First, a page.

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思い切って「妊娠してるの」と告げると彼は「俺の子だと言うのか?」と言った。

When I braced myself and said, "I'm pregnant" he said "Are you saying it's mine?"

The translation puzzles me. "Saying" would normally be used for 言っている, but it is used for 言う instead. A case could be made that the translation is being liberal, but other example sentences make me suspicious:

どうして謝るのですか

Why are you apologizing?

Perhaps, there are more bad translations than I thought, but even then, there are cases where I cannot think that the present tense of a verb is anything but progressive. For example, there is this trailer (the example sentence is at 4:29)

もう。何を言わせるのよ

So, when 言う is translated as "saying," particularly in dramatic situations such as 「私はダメだと言うの?」 is it a liberal translation and they really mean habitual action or is it literally "saying?"

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    The question is very interesting, but the way it's phrased it's doomed to get answers like "Do you expect translations to be one-to-one?". It might make more sense to phrase it like "why is 言う used for what seems to be the progressive?" or some such. – dainichi Jun 9 '15 at 9:41
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This is just a result of you trying to map English onto Japanese. It's fine to say these in Japanese, but because of the subtle differences in the ways English and Japanese can handle verb tenses, the translation to English changes it into a progressive "ing" despite it being hammered into our brains in Japanese 101 that "ing" is for "ている."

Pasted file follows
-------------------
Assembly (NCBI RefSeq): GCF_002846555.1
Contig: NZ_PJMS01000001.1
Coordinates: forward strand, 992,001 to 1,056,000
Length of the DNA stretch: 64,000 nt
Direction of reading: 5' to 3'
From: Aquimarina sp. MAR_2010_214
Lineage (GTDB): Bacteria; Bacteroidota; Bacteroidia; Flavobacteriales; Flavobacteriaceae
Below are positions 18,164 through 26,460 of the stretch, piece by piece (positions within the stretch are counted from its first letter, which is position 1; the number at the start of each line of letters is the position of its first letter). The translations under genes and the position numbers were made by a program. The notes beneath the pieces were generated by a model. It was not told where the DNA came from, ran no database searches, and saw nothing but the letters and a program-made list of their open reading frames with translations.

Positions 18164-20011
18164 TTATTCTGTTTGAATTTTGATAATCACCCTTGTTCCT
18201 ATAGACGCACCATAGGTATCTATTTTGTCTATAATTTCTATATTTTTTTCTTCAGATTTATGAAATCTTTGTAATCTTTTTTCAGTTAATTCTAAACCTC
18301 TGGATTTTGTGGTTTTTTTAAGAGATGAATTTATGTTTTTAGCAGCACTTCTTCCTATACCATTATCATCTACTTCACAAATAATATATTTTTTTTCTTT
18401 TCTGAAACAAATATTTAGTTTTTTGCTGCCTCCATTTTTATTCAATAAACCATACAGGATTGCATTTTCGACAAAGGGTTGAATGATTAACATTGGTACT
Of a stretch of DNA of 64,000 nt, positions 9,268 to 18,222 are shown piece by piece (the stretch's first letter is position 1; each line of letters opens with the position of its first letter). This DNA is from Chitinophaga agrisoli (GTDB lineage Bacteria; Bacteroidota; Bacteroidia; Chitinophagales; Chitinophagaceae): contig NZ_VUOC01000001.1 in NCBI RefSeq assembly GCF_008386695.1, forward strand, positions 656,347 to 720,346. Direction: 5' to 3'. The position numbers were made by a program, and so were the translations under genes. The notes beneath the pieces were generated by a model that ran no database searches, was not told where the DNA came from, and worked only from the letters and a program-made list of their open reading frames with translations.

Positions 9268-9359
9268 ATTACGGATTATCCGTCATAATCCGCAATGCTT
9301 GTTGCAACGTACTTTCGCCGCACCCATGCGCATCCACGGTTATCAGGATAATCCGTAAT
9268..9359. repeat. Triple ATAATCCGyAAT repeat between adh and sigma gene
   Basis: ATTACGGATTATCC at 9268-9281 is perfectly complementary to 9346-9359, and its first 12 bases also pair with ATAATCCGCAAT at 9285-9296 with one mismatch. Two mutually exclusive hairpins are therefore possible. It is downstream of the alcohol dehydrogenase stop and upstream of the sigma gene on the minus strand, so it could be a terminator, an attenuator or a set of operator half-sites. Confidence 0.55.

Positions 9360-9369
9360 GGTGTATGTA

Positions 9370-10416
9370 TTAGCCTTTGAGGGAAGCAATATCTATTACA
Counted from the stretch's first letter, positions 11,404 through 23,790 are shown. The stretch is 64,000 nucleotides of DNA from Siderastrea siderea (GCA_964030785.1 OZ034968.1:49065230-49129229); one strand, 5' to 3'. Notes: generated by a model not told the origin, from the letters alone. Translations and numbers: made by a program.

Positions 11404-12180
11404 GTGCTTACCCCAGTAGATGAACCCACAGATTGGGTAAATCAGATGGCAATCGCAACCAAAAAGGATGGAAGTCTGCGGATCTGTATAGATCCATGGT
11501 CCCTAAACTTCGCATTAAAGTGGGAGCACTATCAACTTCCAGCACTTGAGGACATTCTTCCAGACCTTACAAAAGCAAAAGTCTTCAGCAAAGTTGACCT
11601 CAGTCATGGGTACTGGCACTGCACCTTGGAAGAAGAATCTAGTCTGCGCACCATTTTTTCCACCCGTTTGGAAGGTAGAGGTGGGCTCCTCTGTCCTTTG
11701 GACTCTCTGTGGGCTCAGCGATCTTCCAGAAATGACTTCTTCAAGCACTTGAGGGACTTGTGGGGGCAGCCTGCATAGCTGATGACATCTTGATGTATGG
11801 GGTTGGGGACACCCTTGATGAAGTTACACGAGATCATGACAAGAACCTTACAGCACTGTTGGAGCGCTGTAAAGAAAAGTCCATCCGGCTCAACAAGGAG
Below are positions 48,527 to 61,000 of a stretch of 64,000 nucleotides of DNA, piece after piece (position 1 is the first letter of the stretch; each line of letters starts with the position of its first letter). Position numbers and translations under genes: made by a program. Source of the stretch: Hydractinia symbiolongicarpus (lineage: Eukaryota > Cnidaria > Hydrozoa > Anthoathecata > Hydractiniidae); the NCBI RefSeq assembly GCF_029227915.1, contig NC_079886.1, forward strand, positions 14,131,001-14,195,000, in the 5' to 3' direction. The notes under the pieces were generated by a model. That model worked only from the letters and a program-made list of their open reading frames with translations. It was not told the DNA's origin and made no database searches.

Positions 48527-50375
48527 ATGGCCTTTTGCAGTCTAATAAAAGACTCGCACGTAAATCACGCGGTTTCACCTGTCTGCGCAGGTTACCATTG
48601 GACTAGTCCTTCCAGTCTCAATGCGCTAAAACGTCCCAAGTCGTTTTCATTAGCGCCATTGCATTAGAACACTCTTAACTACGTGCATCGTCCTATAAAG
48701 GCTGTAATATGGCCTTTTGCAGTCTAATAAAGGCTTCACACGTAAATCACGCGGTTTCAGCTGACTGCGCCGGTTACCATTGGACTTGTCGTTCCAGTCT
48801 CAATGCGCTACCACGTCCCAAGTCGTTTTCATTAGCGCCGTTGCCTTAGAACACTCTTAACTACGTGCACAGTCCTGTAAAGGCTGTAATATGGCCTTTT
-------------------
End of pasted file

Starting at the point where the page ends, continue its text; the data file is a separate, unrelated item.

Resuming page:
Rather, what would you suggest as an alternative translation? For どうして謝る would you say "Why do you apologize?" I'd wager that you would agree that "why are you apologizing?" is more natural/better than "why do you apologize?"

  • Well, every time I see どうして謝る, the translation is always "apologizing." However, the main reason I worry about this is because of もう。何を言わせるのよ which I can't think of anything else but as "What are you making me say?" If 言わせる is progressive in this instance, who's to say that other verbs can't do the same? – Joe Jun 8 '15 at 7:25
  • ...they can do the same? – Sjiveru Jun 8 '15 at 11:43
  • So you don't need ている to make a verb progressive? That's my point, in one of my example sentences 言わせる was clearly progressive despite no ている. – Joe Jun 8 '15 at 18:47
  • @Joe, I don't think they are progressive. I would use the future tense for all the three sentences in Chinese. You can't say they are progressive just because they take the -ing form in English. – Yang Muye Jun 9 '15 at 12:44

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